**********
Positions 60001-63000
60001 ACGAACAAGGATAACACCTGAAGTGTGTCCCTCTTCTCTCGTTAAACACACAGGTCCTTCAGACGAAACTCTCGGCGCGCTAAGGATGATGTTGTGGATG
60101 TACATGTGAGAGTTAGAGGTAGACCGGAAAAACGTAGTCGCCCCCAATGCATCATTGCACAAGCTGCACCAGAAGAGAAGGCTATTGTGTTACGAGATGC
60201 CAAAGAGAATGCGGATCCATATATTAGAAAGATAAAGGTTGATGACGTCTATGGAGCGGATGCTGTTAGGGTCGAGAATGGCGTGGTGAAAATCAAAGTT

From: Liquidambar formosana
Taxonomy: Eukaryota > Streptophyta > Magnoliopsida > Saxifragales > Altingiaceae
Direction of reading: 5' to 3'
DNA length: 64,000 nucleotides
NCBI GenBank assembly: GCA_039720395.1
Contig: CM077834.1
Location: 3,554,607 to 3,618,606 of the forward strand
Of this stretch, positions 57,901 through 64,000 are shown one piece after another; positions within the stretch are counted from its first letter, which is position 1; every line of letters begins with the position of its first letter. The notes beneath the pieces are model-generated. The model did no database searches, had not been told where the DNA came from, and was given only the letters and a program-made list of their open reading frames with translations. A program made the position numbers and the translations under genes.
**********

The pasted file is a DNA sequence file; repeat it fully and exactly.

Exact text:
Positions 60001-63000
60001 ACGAACAAGGATAACACCTGAAGTGTGTCCCTCTTCTCTCGTTAAACACACAGGTCCTTCAGACGAAACTCTCGGCGCGCTAAGGATGATGTTGTGGATG
60101 TACATGTGAGAGTTAGAGGTAGACCGGAAAAACGTAGTCGCCCCCAATGCATCATTGCACAAGCTGCACCAGAAGAGAAGGCTATTGTGTTACGAGATGC
60201 CAAAGAGAATGCGGATCCATATATTAGAAAGATAAAGGTTGATGACGTCTATGGAGCGGATGCTGTTAGGGTCGAGAATGGCGTGGTGAAAATCAAAGTT

From: Liquidambar formosana
Taxonomy: Eukaryota > Streptophyta > Magnoliopsida > Saxifragales > Altingiaceae
Direction of reading: 5' to 3'
DNA length: 64,000 nucleotides
NCBI GenBank assembly: GCA_039720395.1
Contig: CM077834.1
Location: 3,554,607 to 3,618,606 of the forward strand
Of this stretch, positions 57,901 through 64,000 are shown one piece after another; positions within the stretch are counted from its first letter, which is position 1; every line of letters begins with the position of its first letter. The notes beneath the pieces are model-generated. The model did no database searches, had not been told where the DNA came from, and was given only the letters and a program-made list of their open reading frames with translations. A program made the position numbers and the translations under genes.